Change in Age-Specific, Psychosocial Correlates of Risky Sexual Behaviors Among Youth: Longitudinal Findings From a Deep South, High-Risk Sample.

Journal Article (Journal Article)

The current study examined psychosocial predictors of change in intercourse frequency and number of sexual partners among youth within a socio-ecological framework and assessed whether these determinants vary by stage of adolescent development. Longitudinal data were derived from a large, community study of adolescent risky behavior among predominantly high-risk, African American youth. Significant predictors of intercourse frequency for early adolescents included age, gender, self-worth, and familial factors; for older youth, age, gender, self-worth, curfews, and sense of community exerted significant effects. Among early adolescents, age, gender, self-worth, familial factors, and sense of community predicted change in the number of sexual partners in the previous year, while age, gender, self-worth, parental knowledge, curfews, and sense of community were predictive of change in the number of sexual partners in the previous year among older youth. Study implications and future directions are discussed.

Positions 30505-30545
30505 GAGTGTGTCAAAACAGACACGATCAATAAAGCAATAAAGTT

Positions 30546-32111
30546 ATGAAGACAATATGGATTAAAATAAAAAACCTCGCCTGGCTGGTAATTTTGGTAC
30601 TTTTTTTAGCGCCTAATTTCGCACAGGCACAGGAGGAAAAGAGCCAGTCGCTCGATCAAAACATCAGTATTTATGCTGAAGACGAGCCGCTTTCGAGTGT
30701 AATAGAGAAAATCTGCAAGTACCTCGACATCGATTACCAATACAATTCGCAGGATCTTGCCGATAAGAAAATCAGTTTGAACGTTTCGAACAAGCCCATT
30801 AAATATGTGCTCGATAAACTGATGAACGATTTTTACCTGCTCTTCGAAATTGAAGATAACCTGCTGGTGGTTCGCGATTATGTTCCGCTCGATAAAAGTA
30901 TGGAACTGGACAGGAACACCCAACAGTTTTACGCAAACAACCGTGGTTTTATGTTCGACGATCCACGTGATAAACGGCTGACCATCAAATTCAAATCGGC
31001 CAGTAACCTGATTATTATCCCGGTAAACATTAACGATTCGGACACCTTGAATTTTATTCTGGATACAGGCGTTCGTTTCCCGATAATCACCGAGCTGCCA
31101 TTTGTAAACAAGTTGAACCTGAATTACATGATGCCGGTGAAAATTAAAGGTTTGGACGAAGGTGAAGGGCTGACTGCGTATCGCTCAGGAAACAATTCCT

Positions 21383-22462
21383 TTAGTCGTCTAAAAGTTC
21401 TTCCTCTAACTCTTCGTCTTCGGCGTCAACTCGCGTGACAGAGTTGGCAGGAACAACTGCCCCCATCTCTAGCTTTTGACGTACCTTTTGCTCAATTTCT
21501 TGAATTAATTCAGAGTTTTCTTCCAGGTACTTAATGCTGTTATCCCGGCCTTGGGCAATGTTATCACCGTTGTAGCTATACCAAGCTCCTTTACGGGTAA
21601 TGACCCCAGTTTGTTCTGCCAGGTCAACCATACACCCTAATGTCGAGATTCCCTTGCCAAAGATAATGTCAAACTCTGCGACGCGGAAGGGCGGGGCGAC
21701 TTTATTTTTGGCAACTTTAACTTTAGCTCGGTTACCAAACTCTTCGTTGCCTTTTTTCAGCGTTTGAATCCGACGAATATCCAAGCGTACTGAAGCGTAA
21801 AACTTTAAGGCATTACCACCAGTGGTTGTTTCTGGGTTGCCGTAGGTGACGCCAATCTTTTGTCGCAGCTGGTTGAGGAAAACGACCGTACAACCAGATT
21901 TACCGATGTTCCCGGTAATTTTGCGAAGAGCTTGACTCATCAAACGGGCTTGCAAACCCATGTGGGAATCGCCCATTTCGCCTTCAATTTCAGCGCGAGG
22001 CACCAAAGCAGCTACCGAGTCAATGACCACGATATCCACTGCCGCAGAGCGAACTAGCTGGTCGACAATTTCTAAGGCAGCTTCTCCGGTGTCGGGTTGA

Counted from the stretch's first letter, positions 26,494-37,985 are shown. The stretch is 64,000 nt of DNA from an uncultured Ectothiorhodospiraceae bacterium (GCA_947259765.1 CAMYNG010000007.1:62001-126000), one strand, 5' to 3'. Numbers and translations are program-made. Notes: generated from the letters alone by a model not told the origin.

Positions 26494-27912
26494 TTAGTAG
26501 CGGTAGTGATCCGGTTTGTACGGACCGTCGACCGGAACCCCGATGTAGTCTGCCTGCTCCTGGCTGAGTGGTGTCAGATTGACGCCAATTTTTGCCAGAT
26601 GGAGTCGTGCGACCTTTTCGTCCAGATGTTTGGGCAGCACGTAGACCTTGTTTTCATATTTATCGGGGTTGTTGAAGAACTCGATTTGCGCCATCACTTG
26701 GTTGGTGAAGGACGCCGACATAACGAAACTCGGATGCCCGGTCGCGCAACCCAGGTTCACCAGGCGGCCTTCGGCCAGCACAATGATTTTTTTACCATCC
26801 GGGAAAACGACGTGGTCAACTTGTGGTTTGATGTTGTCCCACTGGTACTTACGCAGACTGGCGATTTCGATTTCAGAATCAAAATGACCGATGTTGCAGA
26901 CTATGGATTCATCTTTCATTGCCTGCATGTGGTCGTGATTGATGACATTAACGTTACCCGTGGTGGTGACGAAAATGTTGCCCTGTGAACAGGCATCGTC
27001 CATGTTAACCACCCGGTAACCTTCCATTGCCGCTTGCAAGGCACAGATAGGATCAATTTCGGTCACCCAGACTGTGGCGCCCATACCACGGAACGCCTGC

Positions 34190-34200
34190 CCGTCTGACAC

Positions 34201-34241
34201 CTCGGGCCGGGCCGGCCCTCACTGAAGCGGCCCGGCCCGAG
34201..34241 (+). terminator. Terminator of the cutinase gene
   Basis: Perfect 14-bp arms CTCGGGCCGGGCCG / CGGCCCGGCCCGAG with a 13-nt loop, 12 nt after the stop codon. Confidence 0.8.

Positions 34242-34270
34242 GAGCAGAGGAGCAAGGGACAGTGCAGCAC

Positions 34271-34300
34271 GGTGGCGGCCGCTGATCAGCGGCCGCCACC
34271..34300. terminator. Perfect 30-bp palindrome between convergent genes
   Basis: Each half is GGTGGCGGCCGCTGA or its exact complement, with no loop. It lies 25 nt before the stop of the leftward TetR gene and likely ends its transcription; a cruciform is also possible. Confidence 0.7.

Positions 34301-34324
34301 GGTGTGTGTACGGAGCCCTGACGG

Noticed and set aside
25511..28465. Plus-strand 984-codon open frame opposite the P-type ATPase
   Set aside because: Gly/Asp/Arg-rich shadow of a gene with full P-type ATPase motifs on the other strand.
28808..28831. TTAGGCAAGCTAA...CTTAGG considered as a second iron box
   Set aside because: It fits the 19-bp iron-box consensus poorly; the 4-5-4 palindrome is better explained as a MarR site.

Full Text

Duke Authors

Cited Authors

  • Ritchwood, TD; Howell, RJ; Traylor, AC; Church, WT; Bolland, JM

Published Date

  • November 1, 2014

Published In

Volume / Issue

  • 23 / 8

Start / End Page

  • 1366 - 1377

PubMed ID

  • 26388682

Pubmed Central ID

  • PMC4574299

International Standard Serial Number (ISSN)

  • 1062-1024

Digital Object Identifier (DOI)

  • 10.1007/s10826-013-9794-2


  • eng

Conference Location

  • United States